Before one can begin to analyze the issues involved in this case, it is important to outline the some general principles of virology. Viruses, such as PRRS, are parasitic organisms that grow and multiply within "host cells." A virus depends on the host cell's "machinery" for survival and uses that machinery to reproduce. It will use this machinery to produce its own proteins and nucleic acids -- the blueprint of all genetic information in living organisms. When a higher organism such as an animal or human is exposed to a virus and its cells become viral hosts, the animal or human develops a natural immunity. This immune response operates at two levels: first, at the initial stage of the infection before the virus has invaded the host and second, after the virus has invaded. When the virus stimulates certain specialized cells, these cells produce antibodies which prevent future infection. But this exposure still produces disease symptoms. Thus, the universal objective of virologists is to develop a vaccine which produces an immune response without the attending sickness.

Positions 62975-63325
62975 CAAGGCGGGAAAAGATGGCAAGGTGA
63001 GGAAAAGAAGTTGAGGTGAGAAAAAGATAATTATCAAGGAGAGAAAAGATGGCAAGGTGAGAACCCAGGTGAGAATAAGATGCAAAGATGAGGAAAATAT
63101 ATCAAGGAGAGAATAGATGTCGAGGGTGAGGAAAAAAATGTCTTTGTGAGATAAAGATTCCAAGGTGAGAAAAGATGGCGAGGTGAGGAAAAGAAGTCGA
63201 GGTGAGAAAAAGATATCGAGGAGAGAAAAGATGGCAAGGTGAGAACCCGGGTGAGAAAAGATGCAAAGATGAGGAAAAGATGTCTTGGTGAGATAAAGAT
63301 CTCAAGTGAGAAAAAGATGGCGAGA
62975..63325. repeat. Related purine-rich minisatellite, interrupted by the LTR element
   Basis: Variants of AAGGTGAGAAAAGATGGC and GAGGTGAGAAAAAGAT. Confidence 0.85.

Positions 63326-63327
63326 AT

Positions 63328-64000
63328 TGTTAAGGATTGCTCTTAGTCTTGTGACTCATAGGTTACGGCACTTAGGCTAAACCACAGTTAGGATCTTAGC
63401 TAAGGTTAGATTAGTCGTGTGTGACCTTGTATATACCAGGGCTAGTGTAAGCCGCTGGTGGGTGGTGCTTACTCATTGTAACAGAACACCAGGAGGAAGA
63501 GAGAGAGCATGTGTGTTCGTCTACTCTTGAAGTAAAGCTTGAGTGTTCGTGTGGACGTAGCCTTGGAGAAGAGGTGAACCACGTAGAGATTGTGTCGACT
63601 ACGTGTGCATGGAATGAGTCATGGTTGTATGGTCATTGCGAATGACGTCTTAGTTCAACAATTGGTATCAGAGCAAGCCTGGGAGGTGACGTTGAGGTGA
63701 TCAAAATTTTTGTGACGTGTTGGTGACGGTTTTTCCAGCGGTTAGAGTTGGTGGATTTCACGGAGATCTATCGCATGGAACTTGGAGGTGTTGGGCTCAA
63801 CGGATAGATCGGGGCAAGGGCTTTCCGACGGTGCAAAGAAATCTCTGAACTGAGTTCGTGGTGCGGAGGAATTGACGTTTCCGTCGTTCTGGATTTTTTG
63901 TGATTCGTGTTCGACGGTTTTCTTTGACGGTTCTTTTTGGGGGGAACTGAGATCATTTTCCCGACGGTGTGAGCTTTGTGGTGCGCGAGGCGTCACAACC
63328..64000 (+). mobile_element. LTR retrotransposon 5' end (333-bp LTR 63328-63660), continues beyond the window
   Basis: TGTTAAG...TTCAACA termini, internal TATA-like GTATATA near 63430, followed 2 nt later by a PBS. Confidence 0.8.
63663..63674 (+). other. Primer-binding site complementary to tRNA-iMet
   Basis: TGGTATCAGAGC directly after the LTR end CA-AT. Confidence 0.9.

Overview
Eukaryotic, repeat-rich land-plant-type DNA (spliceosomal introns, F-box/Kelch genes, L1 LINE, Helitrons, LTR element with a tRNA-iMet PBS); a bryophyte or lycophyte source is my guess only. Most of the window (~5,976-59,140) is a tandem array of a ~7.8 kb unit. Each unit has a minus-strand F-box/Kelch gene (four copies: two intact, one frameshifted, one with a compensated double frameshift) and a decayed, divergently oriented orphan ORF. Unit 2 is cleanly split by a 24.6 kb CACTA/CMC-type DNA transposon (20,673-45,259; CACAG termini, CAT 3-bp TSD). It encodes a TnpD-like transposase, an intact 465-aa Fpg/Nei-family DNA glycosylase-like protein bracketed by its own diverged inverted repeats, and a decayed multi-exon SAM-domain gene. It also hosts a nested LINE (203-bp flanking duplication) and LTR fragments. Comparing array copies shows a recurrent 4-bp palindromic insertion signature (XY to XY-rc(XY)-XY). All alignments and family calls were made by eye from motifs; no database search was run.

There are two common types of vaccines -- killed virus vaccines and modified-live virus vaccines. Both Boehringer and Schering's vaccines are derived from modified live viruses. A modified-live virus is made by obtaining a strain of the virus and putting it through the process of "attenuation." To "attenuate" a virus, like PRRS, means to repeatedly pass it through an appropriate in vitro culture system. In very crude terms, this means taking a tissue sample from a diseased animal and putting it into some kind of a vessel, like a bottle, with a host cell. When placed in a favorable medium, the tissue simple and cells interact in such a way as to facilitate the growth of the virus. That is the first passage. Then, the fluid or material containing the virus is transferred to another vessel with the host cell and passaged through a similar process. That is the second passage. Ultimately, the attenuation process alters the virus enough so that it produces the immune response and thereby protects against any subsequent infection without causing the disease. To be sufficiently attenuated, a virus may be passaged several times. The number of passages varies with each vaccine. For example, Schering has developed a PRRS vaccine which has been passaged ninety-four times.